These resources have been compiled to support agencies delivering essential services for those experiencing homelessness in Winnipeg. For up to date information on Public Health guidance and best practices for COVID-19, visit Shared Health Manitoba.
What to Wear: Personal Protective Equipment (PPE)
If you are able to maintain physical distancing of at least 6ft/2m from others, PPE should not be necessary. In other cases, eye protection, procedure masks or non-medical fabric masks, and disposable gloves can be worn for personal protection by direct service staff, in addition to frequent hand washing or sanitizing and physical distancing (6ft/2m apart) from people as much as possible. Eye protection should be disinfected and reused if possible. Procedure masks should be disposed of every time they are removed, including the end of a shift or if they become wet or soiled. Gloves should be replaced (and hands washed or sanitized) between each contact. In some settings, disposable gowns are advised. PPE is currently in very high demand so supplies may be short. Review applicable guidelines below and follow as best as possible:
- Frequently Asked Questions: Personal Protective Equipment (Shared Health, May 7)
- COVID-19 PPE requirements for Community Shelter settings (Shared Health, April 21)
- COVID-19 PPE requirements for Isolation Accommodations-Sargent (Shared Health, May 4)
- COVID-19 PPE requirements for in-home care (Shared Health, April 21)
- COVID-19 PPE requirements for staff and visitor screenings (Shared Health, April 21)
- About non-medical masks and face coverings, including instructions for making your own face covering (Public Health Agency of Canada, April 16)
- Use of non-medical cloth face masks (Shared Health, April 28)
- Putting on and Taking Off PPE posters (Shared Health, February 27)
- Putting on and Taking off PPE videos (WRHA, July 2013)
- PPE: Wearing it Right poster (Shared Health, May 15)
Community SOS is a volunteer-run project helping community organizations across the country access supplies they need during the COVID-19 pandemic.
Canadian Shield makes eye protection shields; Lite Box is producing washable non-medical masks; Patent 5 Distillery is producing sanitizer free for non-profits. The Free Press has produced a Mask Maker Matchmaker to connect people making non-medical masks with those that need them.
What to Ask: Screening
All staff and visitors across Manitoba’s health system are being screened. Your employer should have a staff screening process in place for you to complete prior to each shift. Public health officials have expanded testing criteria to include all symptomatic persons.
Contacts, including clients and visitors, should be asked basic screening questions. The Shared Health Online Screening Tool can help assess symptoms to determine whether further information and direction is needed from Health Links, Primary Care or 911. In cases where the Online Screening Tool is unavailable, the following print resources can assist:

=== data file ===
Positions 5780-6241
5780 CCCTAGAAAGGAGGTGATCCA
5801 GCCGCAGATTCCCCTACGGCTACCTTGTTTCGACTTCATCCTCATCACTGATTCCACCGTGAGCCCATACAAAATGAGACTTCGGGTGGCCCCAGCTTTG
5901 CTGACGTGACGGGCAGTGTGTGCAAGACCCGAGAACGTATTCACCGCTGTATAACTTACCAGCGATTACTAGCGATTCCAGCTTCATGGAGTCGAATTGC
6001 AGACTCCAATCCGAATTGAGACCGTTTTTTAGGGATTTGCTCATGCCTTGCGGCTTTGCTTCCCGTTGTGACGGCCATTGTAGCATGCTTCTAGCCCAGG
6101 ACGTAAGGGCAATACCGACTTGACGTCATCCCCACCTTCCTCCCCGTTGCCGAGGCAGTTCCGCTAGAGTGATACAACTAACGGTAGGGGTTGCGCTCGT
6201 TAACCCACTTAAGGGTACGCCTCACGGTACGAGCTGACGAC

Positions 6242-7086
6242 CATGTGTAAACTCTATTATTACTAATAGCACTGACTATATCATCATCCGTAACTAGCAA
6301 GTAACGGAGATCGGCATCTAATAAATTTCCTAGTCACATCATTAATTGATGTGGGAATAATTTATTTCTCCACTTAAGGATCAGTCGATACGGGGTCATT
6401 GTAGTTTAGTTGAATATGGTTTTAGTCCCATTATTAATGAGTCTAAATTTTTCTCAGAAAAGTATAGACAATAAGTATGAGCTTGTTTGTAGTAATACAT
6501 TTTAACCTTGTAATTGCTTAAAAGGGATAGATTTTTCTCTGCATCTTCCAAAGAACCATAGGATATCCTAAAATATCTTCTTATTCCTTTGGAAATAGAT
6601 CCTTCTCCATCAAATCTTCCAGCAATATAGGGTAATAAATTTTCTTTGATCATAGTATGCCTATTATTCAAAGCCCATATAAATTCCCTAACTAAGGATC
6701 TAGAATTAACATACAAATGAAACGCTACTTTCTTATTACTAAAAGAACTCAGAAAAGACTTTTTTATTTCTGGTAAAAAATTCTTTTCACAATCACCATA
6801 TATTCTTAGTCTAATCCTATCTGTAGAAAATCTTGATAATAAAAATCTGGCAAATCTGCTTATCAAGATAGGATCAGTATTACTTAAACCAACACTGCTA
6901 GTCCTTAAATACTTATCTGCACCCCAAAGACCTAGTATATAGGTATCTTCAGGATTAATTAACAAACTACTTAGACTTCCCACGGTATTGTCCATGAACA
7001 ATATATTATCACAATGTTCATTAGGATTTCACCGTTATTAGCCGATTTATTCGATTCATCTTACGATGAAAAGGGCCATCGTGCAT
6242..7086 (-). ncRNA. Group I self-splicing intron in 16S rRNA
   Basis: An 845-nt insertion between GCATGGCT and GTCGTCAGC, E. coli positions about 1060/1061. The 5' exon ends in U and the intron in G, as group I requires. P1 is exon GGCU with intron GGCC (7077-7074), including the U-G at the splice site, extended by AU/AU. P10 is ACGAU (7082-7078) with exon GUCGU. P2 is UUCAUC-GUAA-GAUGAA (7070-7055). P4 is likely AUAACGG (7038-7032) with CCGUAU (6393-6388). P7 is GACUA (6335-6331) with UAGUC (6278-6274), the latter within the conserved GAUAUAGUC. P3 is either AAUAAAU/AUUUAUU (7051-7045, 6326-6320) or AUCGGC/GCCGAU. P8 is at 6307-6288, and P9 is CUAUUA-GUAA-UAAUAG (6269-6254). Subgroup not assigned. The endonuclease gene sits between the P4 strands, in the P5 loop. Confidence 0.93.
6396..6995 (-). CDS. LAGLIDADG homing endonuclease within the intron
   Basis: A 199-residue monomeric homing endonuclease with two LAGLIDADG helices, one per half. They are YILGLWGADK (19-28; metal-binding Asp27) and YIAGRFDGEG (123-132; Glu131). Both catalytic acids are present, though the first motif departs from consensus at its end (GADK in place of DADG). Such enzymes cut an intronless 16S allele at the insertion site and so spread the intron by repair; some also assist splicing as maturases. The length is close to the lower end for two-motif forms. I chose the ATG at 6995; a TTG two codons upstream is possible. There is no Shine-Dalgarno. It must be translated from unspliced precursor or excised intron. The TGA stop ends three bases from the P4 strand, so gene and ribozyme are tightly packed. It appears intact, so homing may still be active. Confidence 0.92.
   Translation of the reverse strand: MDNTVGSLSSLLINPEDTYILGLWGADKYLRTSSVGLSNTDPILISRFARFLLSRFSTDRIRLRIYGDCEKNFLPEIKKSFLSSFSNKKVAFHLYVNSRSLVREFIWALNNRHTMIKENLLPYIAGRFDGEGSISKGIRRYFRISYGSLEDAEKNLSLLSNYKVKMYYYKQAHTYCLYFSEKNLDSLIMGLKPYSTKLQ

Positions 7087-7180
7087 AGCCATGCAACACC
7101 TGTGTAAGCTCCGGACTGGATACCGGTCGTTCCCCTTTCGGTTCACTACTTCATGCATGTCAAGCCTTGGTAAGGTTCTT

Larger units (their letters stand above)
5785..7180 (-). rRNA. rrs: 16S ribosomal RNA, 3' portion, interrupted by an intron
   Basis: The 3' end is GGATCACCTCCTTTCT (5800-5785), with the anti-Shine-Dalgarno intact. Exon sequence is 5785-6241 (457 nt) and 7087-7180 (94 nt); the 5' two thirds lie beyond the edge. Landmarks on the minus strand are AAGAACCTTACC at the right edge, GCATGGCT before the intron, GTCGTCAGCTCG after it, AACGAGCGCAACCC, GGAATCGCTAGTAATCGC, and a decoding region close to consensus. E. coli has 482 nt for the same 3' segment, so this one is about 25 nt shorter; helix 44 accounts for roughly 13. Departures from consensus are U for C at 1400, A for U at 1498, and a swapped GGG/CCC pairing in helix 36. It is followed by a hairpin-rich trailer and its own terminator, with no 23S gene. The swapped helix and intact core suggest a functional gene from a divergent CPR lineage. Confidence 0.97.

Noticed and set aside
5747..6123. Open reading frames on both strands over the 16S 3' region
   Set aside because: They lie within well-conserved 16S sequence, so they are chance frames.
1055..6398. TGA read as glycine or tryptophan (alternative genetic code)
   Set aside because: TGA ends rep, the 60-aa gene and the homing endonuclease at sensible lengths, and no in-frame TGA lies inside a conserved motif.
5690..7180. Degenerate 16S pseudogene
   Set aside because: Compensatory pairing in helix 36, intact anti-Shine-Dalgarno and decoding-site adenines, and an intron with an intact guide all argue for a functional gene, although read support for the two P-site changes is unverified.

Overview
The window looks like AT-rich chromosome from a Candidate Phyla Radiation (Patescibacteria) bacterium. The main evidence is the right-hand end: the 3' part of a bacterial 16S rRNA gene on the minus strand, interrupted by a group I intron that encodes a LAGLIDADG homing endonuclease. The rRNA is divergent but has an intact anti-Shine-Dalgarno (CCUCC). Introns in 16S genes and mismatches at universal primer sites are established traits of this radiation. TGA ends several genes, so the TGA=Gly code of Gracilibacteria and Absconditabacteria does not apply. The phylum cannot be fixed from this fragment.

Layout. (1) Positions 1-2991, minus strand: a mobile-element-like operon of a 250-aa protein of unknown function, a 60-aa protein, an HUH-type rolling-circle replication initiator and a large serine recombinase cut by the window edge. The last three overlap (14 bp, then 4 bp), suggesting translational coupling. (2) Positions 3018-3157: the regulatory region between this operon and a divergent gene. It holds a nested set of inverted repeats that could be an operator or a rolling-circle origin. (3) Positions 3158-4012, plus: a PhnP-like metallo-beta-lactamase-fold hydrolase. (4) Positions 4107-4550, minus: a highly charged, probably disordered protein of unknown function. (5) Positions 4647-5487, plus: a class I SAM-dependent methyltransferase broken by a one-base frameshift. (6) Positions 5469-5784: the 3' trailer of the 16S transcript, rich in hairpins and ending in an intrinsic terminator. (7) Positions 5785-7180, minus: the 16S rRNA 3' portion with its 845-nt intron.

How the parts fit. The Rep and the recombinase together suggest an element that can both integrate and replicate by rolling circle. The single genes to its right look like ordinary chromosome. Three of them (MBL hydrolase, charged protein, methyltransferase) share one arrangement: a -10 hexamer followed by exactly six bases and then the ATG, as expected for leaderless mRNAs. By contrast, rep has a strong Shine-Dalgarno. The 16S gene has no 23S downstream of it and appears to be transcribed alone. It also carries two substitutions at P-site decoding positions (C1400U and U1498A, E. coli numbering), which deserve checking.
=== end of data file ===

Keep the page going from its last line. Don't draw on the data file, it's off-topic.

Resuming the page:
- Should I get Tested for COVID-19? Fact Sheet PDF (Shared Health, May 25)
- COVID-19 Screening Questions Poster PDF (Shared Health, April 3)
- Updated COVID-19 Testing Criteria for Self-Referrals (Shared Health, May 13)
- Public Health Guidelines for Screening Clients of Shelters (Shared Health, April 23)
- Provincial Guidance and Screening Tool for Management of Home Visits offers guidance for service providers attending an individual’s home (Shared Health, April 4)
- Outreach Guidelines During COVID-19, available in PDF or JPG, offers guidance for Street Outreach providers (MHRN, Ka Ni Kanichihk, AYO & Sunshine House, March 30)
What to Do: If an Individual Presents with Symptoms
If Screening indicates an individual requires non-urgent medical attention, you can call Health Links at 204-788-8200 or toll-free at 1-888-315-9257 for further information and direction, or direct the individual to a Primary Care provider. As of May 13, symptomatic individuals can also self-refer to a testing site if screening questions indicate the possibility of COVID-19. As of May 11/20, a Mobile Testing service is available by referral for people who are housed but unable to leave home due to limited mobility or being immune compromised.
Where an individual requires transport to Primary Care or a testing site, you may choose to:
- Accompany the individual on foot, maintaining physical distancing of at least six feet.
- Call the Salvation Army between 9am-5pm daily at 204-995-2410 to arrange transportation to Primary Care or a testing facility. You may need to demonstrate that the individual has been screened and that Primary Care or testing is advised.
- Provide cab fare and a mask. Keep the windows of the cab open if at all possible and position the individual as far apart from the driver as possible. Advise the driver to disinfect all interior surfaces of the cab after the trip, wearing disposable gloves that are placed in the trash after use.